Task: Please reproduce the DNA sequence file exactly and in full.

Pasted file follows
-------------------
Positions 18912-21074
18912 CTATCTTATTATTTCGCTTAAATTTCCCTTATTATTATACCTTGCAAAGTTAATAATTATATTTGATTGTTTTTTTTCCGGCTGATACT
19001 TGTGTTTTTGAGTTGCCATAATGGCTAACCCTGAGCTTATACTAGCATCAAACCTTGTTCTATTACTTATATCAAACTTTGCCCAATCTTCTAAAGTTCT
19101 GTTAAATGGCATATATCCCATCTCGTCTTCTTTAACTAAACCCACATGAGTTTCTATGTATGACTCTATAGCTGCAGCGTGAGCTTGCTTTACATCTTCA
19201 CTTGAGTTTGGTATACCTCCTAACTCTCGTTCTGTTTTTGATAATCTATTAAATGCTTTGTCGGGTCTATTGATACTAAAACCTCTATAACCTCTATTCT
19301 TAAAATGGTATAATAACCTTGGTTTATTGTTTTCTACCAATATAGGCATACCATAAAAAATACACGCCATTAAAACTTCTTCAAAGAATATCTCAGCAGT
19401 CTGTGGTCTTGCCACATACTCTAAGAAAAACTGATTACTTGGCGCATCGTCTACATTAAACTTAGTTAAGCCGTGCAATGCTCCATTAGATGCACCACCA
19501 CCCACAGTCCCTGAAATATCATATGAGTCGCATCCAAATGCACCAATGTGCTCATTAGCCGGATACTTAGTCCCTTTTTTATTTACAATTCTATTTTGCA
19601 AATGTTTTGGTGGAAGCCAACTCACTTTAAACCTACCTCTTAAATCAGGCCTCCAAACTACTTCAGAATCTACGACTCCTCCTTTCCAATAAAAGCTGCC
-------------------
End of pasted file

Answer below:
Positions 18912-21074
18912 CTATCTTATTATTTCGCTTAAATTTCCCTTATTATTATACCTTGCAAAGTTAATAATTATATTTGATTGTTTTTTTTCCGGCTGATACT
19001 TGTGTTTTTGAGTTGCCATAATGGCTAACCCTGAGCTTATACTAGCATCAAACCTTGTTCTATTACTTATATCAAACTTTGCCCAATCTTCTAAAGTTCT
19101 GTTAAATGGCATATATCCCATCTCGTCTTCTTTAACTAAACCCACATGAGTTTCTATGTATGACTCTATAGCTGCAGCGTGAGCTTGCTTTACATCTTCA
19201 CTTGAGTTTGGTATACCTCCTAACTCTCGTTCTGTTTTTGATAATCTATTAAATGCTTTGTCGGGTCTATTGATACTAAAACCTCTATAACCTCTATTCT
19301 TAAAATGGTATAATAACCTTGGTTTATTGTTTTCTACCAATATAGGCATACCATAAAAAATACACGCCATTAAAACTTCTTCAAAGAATATCTCAGCAGT
19401 CTGTGGTCTTGCCACATACTCTAAGAAAAACTGATTACTTGGCGCATCGTCTACATTAAACTTAGTTAAGCCGTGCAATGCTCCATTAGATGCACCACCA
19501 CCCACAGTCCCTGAAATATCATATGAGTCGCATCCAAATGCACCAATGTGCTCATTAGCCGGATACTTAGTCCCTTTTTTATTTACAATTCTATTTTGCA
19601 AATGTTTTGGTGGAAGCCAACTCACTTTAAACCTACCTCTTAAATCAGGCCTCCAAACTACTTCAGAATCTACGACTCCTCCTTTCCAATAAAAGCTGCC